java.awt
java.math
java.text
java.beans
java.net
java.util
java.io
java.rmi
javax.microedition.io
java.lang
java.security
javax.microedition.xlet
 
Understanding the Blu-ray Profiles

Let's go over the different versions of the Blu-ray disc specification that's implemented on the players that exist on the market.

The first version of the Blu-ray disc specification was released as profile 1.0.

The next release was Blu-ray Disc Profile 1.1, which is also called "Bonus View." In Blu-ray Profile 1.1, the specification required support for Picture-in-Picture (PiP) as well as the presence of the virtual file system, which must possess the capability to store at least 256 MB of data.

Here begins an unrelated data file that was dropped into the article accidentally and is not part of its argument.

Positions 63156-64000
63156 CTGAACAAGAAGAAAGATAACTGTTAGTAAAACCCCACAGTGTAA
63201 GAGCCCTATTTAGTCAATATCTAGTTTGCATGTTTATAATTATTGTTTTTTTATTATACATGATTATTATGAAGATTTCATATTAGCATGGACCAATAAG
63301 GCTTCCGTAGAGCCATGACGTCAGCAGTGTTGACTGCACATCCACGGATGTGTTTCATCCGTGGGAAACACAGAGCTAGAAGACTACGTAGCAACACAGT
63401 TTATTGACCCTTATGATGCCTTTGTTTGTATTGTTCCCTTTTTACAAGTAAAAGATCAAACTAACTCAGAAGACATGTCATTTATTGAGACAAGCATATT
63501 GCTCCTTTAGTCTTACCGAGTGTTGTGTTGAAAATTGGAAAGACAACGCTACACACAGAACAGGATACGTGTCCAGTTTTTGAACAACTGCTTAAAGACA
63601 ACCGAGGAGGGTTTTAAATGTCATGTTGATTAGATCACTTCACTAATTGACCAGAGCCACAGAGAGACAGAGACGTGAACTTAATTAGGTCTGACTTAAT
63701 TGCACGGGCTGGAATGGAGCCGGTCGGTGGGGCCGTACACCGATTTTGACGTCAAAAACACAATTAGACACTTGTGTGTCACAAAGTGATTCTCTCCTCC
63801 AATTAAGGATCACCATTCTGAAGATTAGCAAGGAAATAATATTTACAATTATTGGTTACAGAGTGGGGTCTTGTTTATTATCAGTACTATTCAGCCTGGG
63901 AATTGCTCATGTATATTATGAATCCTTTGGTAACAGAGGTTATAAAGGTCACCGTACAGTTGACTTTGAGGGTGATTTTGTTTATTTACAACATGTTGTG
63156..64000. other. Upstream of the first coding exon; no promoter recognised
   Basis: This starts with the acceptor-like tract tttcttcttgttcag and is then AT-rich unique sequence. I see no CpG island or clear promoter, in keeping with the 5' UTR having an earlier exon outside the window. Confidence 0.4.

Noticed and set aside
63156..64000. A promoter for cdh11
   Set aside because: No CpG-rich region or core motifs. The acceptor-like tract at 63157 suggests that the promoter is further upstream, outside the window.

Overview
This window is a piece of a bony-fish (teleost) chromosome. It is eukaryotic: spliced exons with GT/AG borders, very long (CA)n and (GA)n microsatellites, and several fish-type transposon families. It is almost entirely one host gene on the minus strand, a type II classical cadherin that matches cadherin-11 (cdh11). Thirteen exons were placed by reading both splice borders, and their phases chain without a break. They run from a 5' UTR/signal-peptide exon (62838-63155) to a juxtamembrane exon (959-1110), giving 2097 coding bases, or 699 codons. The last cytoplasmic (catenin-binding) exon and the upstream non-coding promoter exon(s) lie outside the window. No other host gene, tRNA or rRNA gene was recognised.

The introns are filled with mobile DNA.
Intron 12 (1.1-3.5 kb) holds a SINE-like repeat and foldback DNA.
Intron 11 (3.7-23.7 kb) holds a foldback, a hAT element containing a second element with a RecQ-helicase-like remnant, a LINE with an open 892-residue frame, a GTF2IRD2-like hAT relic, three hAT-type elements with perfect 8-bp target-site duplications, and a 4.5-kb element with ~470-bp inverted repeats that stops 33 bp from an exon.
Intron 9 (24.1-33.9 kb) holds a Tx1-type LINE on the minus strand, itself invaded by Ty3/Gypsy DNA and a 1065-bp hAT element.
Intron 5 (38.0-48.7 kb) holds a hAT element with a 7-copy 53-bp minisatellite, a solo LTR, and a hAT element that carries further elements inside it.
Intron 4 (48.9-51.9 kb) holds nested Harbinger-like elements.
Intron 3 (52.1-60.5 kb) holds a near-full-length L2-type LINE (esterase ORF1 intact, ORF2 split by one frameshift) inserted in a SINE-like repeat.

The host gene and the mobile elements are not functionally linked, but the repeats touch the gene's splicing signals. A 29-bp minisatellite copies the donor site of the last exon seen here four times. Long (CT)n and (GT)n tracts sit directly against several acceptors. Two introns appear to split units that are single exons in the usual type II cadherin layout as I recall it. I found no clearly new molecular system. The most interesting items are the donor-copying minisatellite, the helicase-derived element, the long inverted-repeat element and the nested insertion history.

The most current profile is 2.0, also called "BD-Live." This profile requires all the features from Profile 1.1 and adds the requirement that an internet connection be present. Profile 2.0 also mandates that the virtual file system store at least 1 GB of data. Now, since a single-layer Blu-ray disc holds 25 GB of data, you can see that virtual file system in Profie 2.0 devices couldn't hold a full movie. However, it is large enough for your applications to utilize the internet connection and to store some HD video content for later playback.

Xlets and Xlet Lifecycles

If you've used Java for a while, then you should be familiar with the *let naming convention, which is applied to Applets, Servlets, and MIDlets. Thankfully, applications on the CDC platform are not called CDClets, but they are called Xlets since no one could find a better name.